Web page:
Libertarian speaker Lily Tang talks about her life under Mao’s Communist regime

Courtesy of Robert Woo

From 7:30 p.m. to nearly 10:15 p.m. on Wednesday, May 3 in 2200 Spieth Hall, Young Americans for Liberty (YAL), co-sponsored by UCR College Republicans and the Victims of Communism Memorial Foundation, hosted Lily Tang, the 2016 Libertarian nominee for U.S. Senate in Colorado. In the event titled “Lily Tang: My journey to freedom,” Tang spoke about her life in Mao’s Communist China.

The event drew about 30 attendees, including a family with two young children who drove more than two hours to see Tang. Tang narrated a slideshow of images portraying events from her youth, explaining how the political environment under Mao’s reign from 1949-1976 impacted her and her family.

After a short introduction by YAL President Joseph Gomez, and brief announcements by Vice President of the UCR College Republicans Jorge Flores, Tang began by describing her early upbringing. Born in Chengdu, Sichuan Province in southwest China two years before Mao’s Cultural Revolution began, her parents worked in factories six days a week. They were given small rations for foods like sugar, wheat, rice and two pounds of pork a month for a family of five with eight families sharing one bathroom in their government-provided community housing.

Tang desired as a school-aged child to be inducted into Mao’s Young Pioneers, an organization for elementary school students, where they taught you it was “your honor, privilege, you have to be a red class family.” She spoke of the Five Red Categories which were a way of creating a class distinction primarily based on birth. “My parents were red class because we’re not landowners, property owners,” said Tang, going on to share that her father was an orphan later adopted by his uncle to work on his farm.

She chronicled her path to the Young Pioneers, explaining that she was one of the best students and that she was very confident, “I told my girlfriend, ‘I bet I will be the first one to join Young Pioneers,’ and she told my teacher. My teacher called me into her office, ‘I’m not going to allow you to join Young Pioneers, why? Because you are full of yourself, you are too confident … Why can’t you be like everybody else and be humble?’” She later shared that she learned how to “conform to a collective society, I need(ed) to hide my true personality, my true colors of self confidence.”

She then showed a picture of her elementary school teachers, pointing out one teacher who taught “political correctness, she’s called a political counselor, that’s her job!” She explained that if a family or student was not in line with party beliefs, they would be reported to the political counselor who “had all the power.” Tang was afraid of being reported to the political counselor so she conformed, and one year later was finally inducted into the Young Pioneers.

While speaking of the sociopolitical upheavals characteristic of Mao’s dictatorship, Tang showed a picture of the president of Beijing University paraded as a pariah by the student paramilitary group Red Guard and put under house arrest when accused of being a “stinking intellectual.” She described the belief that “the only love you are allowed to express publicly is you love, in a collective sense, you love your country, you love your community, you love Mao, you love (the) party.” She stated that you were not allowed to publicly show love for your family, citing an oft-repeated song lyric, “father and mother are dear, but dearer still is Chairman Mao”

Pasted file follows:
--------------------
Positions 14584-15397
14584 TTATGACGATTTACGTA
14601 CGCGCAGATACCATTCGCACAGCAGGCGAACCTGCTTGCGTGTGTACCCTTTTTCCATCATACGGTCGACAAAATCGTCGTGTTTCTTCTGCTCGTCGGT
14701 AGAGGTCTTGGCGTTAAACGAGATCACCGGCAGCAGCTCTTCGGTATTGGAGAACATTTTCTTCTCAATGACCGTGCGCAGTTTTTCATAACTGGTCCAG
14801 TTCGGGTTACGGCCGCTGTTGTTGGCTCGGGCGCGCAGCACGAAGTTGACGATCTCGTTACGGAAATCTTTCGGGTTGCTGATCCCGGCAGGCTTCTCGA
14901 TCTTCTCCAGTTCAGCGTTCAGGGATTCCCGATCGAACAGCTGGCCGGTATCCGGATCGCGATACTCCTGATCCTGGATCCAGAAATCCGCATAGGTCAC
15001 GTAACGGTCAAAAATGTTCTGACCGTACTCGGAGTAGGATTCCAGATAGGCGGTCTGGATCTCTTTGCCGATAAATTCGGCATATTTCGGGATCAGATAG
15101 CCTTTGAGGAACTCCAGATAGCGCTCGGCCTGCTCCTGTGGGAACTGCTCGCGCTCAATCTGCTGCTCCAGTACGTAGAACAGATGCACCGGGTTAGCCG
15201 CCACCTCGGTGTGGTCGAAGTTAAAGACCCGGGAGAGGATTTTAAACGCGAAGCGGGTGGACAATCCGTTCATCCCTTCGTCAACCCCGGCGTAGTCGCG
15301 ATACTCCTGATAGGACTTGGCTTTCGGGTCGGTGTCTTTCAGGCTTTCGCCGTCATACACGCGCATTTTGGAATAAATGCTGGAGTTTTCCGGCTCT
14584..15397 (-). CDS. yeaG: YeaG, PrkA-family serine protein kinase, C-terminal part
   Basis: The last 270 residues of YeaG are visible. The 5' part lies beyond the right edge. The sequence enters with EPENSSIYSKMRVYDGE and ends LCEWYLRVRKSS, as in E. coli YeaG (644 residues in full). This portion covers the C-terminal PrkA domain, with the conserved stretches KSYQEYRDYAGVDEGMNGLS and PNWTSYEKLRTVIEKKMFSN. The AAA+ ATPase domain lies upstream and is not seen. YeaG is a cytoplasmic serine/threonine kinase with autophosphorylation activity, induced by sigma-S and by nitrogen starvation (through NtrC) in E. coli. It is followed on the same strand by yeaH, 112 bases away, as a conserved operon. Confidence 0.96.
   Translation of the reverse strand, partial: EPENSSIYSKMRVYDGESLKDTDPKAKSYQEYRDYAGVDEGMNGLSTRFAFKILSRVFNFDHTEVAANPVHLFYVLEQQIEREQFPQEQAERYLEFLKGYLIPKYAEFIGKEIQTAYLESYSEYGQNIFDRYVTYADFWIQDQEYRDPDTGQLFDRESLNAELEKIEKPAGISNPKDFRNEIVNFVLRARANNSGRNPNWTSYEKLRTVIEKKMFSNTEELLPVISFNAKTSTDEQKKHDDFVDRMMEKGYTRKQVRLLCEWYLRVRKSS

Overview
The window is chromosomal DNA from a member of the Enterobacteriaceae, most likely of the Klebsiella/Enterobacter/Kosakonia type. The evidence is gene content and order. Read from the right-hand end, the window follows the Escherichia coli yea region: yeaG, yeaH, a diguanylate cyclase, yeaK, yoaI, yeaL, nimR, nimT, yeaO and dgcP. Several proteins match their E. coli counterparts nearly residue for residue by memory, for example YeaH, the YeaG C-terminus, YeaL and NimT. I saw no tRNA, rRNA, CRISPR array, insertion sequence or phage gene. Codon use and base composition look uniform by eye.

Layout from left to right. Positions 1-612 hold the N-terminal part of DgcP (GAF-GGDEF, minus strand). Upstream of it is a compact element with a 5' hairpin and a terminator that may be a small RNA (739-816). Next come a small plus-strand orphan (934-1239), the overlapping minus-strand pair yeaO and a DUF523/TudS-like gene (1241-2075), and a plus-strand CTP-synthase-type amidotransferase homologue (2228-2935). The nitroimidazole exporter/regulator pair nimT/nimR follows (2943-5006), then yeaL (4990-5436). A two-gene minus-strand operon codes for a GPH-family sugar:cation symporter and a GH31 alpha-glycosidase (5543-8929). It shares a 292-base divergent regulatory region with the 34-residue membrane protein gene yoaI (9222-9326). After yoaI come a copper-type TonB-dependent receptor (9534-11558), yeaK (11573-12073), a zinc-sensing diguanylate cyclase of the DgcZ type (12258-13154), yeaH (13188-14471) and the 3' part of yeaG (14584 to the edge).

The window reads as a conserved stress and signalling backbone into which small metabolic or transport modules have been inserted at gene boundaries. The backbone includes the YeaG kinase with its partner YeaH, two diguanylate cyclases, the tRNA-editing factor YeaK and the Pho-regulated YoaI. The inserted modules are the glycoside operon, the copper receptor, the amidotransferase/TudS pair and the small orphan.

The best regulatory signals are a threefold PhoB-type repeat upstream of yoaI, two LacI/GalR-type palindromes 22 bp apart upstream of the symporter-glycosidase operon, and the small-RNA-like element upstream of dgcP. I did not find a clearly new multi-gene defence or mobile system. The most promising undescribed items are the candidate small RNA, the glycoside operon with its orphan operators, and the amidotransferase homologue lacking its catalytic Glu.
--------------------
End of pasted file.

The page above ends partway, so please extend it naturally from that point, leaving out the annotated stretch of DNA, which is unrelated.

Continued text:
She also told the story of her uncle’s generation who was forced under government mandate to get “reeducated by peasants.” Her grandmother’s three sons were sent to the countryside only allowing the youngest child to stay in the household. He was sent to a tea farm where he worked for 12 years saying that “we were used, we didn’t come back to the cities … the young people were used to silence others,” speaking of the students in the Red Guard “but later they were silenced by the government.” Only after the young men threatened to commit suicide on the railroad tracks did they allow the students to come home and work their parents’ job.

Tang graduated high school in 1981 and went to law school in Shanghai, being selected as a faculty member upon her graduation. During her time in law school, she interacted with several foreigners, meeting “one American that changed my life, he showed me a constitution in his dormitory … I had never heard about this concept in my entire life … each human being has natural rights given to you by your creator, not by your government. I thought Chairman Mao gave me everything … No, I’m supposed to have those natural rights.” She did more research on the U.S. in secret, learning about “separation of powers, limited government, all those freedoms … I thought ‘this country is so cool, someday I have to leave China.’”

She became a law school faculty member, describing how the party oversaw everything, a prime example being how she was forced to take political studies courses and join the Communist party. “The law, according to the theory … you would think laws protect the people and property … No, in China, our first day of class, the law is a tool for the government to use to govern the masses, you are not an individual, you are just masses.”

Tang decided that she could not stay in China and was accepted by the University of Texas, Austin as a graduate student to study social work. With her boss’s permission and $100 in her pocket borrowed from friends, she moved to the U.S. in 1988 saying, “I made it, I got out.”

After an intermission where pizza and drinks were served, an hour-long Q-and-A followed, discussing various political issues and why she became a Libertarian.

 

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